As rumors reach them that the Allied armies are advancing on their concentration camp at Buchenwald, Polish prisoners renew their feeble hope for survival and freedom. When a group of prisoners is transferred from Auschwitz, a four-year-old child is smuggled into the camp in a valise. Born at Auschwitz, he is Jewish and will be killed if discovered. A group of prisoners decide to protect the child from the searching Germans, and although the kapos cannot smuggle the boy out of Buchenwald, they manage to hide him--moving from one place to another within the camp as the Nazis comb it. Threats and torture by SS men fail to turn up the boy who becomes a symbol of the struggle between captives and captors.Written by
Les Adams <email@example.com>
Bruno Apitz was inspired by the story of the child's survival to work his own experiences in Buchenwald (where he was a prisoner from 1937 - 1945) into a movie script. When his expose was turned down by the DEFA he decided to write a novel instead. The novel was enormously successful (it sold 2 million copies and was translated into many languages), prompting the DEFA to reconsider. See more »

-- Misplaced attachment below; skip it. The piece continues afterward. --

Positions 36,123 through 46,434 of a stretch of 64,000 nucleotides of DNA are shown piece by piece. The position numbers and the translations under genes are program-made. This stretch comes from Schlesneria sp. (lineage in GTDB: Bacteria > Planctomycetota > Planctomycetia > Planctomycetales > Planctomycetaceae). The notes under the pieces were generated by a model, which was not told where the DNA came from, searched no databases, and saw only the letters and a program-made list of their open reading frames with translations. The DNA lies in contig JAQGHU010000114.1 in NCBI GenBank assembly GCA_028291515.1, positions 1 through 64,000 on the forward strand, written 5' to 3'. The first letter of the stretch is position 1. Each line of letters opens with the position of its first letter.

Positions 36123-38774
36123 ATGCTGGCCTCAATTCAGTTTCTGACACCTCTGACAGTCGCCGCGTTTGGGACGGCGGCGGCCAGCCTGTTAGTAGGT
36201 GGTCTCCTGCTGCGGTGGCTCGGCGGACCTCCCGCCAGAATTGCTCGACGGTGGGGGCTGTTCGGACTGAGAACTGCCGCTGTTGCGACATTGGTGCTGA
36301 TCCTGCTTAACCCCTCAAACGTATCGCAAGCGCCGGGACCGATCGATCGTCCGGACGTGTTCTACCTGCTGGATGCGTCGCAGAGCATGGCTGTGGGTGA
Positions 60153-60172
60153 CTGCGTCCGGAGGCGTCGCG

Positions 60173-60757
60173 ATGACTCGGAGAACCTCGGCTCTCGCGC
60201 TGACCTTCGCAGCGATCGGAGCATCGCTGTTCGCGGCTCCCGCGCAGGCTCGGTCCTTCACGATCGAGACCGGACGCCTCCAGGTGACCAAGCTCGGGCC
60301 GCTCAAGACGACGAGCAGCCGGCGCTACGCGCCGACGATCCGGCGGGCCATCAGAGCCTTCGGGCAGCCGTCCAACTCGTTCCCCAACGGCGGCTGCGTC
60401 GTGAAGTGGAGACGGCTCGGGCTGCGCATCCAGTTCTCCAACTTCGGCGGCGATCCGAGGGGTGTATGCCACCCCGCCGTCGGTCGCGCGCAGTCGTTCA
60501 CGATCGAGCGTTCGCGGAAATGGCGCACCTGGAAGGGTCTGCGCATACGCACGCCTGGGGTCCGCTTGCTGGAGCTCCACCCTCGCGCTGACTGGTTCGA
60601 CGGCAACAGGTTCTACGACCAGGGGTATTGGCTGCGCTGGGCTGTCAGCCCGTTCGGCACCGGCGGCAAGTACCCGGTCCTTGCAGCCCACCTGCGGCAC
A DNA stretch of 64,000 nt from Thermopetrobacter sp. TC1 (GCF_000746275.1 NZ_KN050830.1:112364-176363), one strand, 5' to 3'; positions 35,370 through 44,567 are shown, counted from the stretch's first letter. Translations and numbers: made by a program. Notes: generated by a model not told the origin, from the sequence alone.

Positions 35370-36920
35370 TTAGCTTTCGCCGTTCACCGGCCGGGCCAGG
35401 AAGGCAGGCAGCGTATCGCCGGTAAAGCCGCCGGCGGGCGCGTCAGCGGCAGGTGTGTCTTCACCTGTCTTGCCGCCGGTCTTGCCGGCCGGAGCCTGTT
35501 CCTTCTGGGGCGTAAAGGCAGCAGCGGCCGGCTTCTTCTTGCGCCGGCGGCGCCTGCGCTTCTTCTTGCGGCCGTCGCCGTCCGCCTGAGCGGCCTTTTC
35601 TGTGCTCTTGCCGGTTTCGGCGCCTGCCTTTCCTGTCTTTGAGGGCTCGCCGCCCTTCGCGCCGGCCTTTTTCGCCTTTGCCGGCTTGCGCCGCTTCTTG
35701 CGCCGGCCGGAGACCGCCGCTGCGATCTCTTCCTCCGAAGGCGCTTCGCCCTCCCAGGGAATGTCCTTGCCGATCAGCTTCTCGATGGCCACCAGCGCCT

East German TV version runs approx. twenty minutes longer. This version was released on DVD in 2018. See more »
As fiction, this is a fine film; but it is fiction.
The Communist prisoners did not lead a revolt to liberate Buchenwald, which was liberated by the United States Army. The movie does not show one American. The German Democratic Republic set up a ceremonial entry to the camp next to the tower that predated the camp. They put up a giant statue showing armed prisoners. After unification, the German government moved the entrance to the main gate (seen often in the movie) and closed off the ceremonial entrance. The tower was closed to the public, ostensibly because it was unsafe. The statues were allowed to rust. In any event, East Germany overlooked another force for revolt, the Canadians. An article I wrote about a stamp showing the monument brought a flood of mail from Canada informing me that the Canadians, not the Communists, were at the core of the revolt.
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